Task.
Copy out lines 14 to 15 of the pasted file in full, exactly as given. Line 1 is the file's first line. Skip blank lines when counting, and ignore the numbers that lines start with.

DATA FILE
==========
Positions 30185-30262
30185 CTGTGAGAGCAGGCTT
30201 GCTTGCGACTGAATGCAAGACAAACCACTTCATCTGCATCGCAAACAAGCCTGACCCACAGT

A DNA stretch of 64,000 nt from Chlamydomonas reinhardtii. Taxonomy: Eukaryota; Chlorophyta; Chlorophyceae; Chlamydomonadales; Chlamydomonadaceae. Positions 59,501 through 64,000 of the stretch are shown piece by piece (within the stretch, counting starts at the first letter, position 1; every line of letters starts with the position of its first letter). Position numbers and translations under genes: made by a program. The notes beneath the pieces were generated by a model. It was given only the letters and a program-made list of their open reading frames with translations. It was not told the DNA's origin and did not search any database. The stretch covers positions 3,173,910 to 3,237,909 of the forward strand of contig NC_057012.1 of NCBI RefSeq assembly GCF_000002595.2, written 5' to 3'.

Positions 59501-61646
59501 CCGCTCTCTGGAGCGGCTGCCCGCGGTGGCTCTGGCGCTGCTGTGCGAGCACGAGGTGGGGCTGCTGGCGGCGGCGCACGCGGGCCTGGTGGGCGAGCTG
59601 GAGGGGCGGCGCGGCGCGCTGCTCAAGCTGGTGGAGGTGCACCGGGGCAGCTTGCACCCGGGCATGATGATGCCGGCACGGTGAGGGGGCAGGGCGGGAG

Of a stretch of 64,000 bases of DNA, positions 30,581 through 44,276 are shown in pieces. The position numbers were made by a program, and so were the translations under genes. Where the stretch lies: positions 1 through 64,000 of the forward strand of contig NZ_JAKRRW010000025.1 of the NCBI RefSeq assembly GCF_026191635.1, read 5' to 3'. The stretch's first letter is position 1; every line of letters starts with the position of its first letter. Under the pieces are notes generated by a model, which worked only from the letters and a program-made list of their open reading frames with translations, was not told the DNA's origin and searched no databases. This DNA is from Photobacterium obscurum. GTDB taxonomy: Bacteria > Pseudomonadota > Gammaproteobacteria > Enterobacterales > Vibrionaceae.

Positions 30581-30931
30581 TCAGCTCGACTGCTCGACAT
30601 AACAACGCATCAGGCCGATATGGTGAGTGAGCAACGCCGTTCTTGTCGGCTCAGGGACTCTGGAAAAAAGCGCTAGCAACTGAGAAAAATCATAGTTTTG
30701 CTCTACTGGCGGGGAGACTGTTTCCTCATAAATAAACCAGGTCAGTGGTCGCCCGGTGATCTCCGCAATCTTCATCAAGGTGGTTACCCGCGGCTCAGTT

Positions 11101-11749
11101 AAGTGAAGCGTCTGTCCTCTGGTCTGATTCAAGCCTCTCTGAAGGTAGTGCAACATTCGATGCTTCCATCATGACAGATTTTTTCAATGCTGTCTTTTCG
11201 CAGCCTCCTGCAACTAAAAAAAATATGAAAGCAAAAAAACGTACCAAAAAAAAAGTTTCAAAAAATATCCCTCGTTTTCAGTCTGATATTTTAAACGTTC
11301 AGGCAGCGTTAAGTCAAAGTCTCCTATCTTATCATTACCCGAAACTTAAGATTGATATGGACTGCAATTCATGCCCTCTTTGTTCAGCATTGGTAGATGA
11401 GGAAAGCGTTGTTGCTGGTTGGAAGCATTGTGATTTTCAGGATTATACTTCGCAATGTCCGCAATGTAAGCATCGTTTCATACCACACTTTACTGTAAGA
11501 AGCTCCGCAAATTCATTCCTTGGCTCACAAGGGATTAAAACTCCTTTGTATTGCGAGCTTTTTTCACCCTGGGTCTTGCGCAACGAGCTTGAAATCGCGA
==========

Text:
11101 AAGTGAAGCGTCTGTCCTCTGGTCTGATTCAAGCCTCTCTGAAGGTAGTGCAACATTCGATGCTTCCATCATGACAGATTTTTTCAATGCTGTCTTTTCG
11201 CAGCCTCCTGCAACTAAAAAAAATATGAAAGCAAAAAAACGTACCAAAAAAAAAGTTTCAAAAAATATCCCTCGTTTTCAGTCTGATATTTTAAACGTTC